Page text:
14 April 2021
Women now have many of the jobs controlling the world's largest economy. And they are trying to fix it.
Treasury Secretary Janet Yellen, Commerce Secretary Gina Raimondo and U.S. Trade Representative Katherine Tai hold top positions in President Joe Biden's administration. Many of his economic advisers also are women.
This change may already be affecting economic policy. A new $2.3 trillion spending plan was introduced by Biden last week. It includes $400 billion to finance the "care economy," which supports home- and community-based jobs taking care of children and older people. This part of the economy involves work usually done by women and has largely been ignored for many years.
Biden's spending plan also includes hundreds of billions of dollars more to fix racial inequalities, as well as inequalities between rural Americans and those living in cities.
"In the end, it might be that this bill makes 80 years of history: it begins to fix the structural problems," Yellen wrote on Twitter. She added: "This is just the start for us."
Some experts say women leaders can bring a new way of examining economic policy.
"When you're different from the rest of the group, you often see things differently," said Rebecca Henderson. She is a professor at Harvard Business School and published a book called Reimagining Capitalism in a World on Fire.
"We're in a moment of enormous crisis. We need new ways of thinking," Henderson added.
Over the past 50 years, many women have been presidents or prime ministers of their countries. Few women, however, have been in positions to make powerful decisions about the economy.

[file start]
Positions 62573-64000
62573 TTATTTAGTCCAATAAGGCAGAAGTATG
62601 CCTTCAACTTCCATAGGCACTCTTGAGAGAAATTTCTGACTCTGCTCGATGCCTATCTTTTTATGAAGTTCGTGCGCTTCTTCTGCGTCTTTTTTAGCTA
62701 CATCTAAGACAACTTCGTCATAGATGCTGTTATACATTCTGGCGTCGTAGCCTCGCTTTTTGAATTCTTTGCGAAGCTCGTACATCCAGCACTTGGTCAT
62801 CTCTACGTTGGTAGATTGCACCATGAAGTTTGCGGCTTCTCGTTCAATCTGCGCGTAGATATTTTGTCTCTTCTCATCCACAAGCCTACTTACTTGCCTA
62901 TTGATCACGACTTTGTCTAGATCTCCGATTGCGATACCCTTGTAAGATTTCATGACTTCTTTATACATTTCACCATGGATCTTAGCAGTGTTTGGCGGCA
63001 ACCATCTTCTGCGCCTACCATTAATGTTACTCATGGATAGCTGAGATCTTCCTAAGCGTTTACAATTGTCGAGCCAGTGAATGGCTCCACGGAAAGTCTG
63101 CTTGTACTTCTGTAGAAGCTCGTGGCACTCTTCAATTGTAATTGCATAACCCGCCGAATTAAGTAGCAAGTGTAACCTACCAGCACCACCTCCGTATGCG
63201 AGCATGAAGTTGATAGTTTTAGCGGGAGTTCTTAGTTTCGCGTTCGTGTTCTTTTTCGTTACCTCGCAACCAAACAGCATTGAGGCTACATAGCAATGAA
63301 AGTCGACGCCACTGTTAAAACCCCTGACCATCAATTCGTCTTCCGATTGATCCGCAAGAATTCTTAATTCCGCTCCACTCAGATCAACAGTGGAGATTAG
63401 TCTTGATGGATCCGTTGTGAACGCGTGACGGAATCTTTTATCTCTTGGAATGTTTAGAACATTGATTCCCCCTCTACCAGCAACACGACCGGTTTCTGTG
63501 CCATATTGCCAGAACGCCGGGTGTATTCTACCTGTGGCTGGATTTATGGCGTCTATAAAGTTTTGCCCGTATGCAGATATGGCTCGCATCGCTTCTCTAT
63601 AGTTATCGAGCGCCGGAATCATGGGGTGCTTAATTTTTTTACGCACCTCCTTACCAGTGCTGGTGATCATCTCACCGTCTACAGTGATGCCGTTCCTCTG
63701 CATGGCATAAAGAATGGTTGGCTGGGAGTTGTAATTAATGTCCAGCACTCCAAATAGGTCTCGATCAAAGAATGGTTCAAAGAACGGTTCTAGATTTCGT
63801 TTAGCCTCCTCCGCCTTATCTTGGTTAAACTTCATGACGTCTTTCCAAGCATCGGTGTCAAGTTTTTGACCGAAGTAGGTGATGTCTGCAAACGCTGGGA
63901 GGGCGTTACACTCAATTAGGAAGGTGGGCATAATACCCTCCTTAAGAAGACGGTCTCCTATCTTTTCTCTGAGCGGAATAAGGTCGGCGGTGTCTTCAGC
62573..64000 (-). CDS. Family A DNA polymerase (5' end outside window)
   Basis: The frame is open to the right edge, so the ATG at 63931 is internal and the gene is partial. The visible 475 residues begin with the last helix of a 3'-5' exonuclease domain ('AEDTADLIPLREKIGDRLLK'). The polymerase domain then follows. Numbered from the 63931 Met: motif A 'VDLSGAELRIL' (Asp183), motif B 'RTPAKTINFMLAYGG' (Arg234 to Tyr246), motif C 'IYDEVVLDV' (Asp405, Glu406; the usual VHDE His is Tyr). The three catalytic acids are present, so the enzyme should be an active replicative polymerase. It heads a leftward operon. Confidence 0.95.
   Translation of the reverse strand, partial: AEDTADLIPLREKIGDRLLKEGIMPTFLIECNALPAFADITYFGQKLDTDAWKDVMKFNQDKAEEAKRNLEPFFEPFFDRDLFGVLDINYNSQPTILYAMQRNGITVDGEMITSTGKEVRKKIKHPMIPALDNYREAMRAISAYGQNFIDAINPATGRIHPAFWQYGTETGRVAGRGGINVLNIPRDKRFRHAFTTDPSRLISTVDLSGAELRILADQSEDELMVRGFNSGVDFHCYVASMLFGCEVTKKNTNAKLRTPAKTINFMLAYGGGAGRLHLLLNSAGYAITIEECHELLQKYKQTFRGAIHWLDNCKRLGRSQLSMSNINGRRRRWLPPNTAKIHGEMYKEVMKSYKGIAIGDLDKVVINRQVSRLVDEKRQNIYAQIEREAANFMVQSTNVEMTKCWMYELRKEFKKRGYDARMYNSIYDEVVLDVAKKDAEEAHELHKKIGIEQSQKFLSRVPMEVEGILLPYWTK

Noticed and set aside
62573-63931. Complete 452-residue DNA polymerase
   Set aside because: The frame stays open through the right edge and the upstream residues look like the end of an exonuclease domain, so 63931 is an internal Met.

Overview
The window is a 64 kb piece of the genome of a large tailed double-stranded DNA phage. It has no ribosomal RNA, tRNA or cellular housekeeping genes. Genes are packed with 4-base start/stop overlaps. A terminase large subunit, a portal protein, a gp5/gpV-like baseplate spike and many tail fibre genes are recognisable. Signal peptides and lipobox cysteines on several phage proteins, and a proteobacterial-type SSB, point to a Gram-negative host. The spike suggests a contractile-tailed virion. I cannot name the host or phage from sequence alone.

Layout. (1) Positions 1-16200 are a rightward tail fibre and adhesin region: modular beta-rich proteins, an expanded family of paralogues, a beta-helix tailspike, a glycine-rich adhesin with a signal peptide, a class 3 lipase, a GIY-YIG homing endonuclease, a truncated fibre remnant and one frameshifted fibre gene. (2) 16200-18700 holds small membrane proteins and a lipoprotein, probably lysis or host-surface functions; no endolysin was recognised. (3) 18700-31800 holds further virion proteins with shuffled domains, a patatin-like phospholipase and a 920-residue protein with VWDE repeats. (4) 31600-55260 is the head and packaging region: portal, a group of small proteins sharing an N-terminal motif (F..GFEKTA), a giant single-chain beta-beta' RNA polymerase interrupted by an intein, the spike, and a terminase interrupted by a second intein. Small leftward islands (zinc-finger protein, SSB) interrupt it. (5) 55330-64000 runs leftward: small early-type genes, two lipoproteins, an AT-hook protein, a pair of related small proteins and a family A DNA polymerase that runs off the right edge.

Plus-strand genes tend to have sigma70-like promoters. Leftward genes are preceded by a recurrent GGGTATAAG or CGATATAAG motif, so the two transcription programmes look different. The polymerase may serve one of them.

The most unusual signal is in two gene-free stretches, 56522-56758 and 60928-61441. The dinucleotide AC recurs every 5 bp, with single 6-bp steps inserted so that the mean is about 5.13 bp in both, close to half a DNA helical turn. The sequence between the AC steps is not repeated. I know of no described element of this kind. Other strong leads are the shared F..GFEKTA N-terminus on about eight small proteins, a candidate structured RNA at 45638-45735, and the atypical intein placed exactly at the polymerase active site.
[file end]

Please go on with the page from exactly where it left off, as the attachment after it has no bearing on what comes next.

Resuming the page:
Outside the United States, Christine Lagarde runs the European Central Bank with its 2.4 trillion euro balance sheet. Kristalina Georgieva is at the International Monetary Fund (IMF), while Ngozi Okonjo-Iweala leads the World Trade Organization. Ten years ago, all those jobs were held by men.
The limited measures available suggest that women have a better record of managing through crises.
"When women are involved, the evidence is very clear: communities are better, economies are better, the world is better," Georgieva said in January. She was speaking about research done by the IMF and other economic organizations.
Women make up less than 2 percent of chief executive officers at financial companies and agencies and less than 20 percent of executive board members. However, IMF research shows that having women in charge often helps keep financial organizations out of crisis.
It is also important to note that the worldwide recession from the coronavirus pandemic has affected women much harder than men.
Women make up 39 percent of workers worldwide, but they accounted for 54 percent of overall job losses, a recent study by McKinsey showed. Bringing these women back to work could increase gross domestic product (GDP) in many nations by up to 27 percent.
Tai is the first woman of color to lead the U.S. Trade Representative's office. She has told her employees to think about diversity and to reach out to long ignored parts of the country.
Okonjo-Iweala is also the first African to head the World Trade Organization (WTO). In 2019, the WTO managed trade of nearly $19 trillion.
"The lesson for us is (to) make sure ... that we don't sink into business as usual," Okonjo-Iweala told Reuters. "It's about decent work for ordinary people," she said.
I'm Susan Shand.
The Reuters News Agency reported this story. Susan Shand adapted it for Learning English. Bryan Lynn was the editor.
Words in This Story
enormous – adj. extremely large
manage – v. to have control of something, such as a business, department, organization, etc.
gross domestic product (GDP) – n. the total value of goods and services a country produces in a year
diversity – n. a situation in which many different kinds of things or people are included in something
decent – adj. of a satisfactory quality or level
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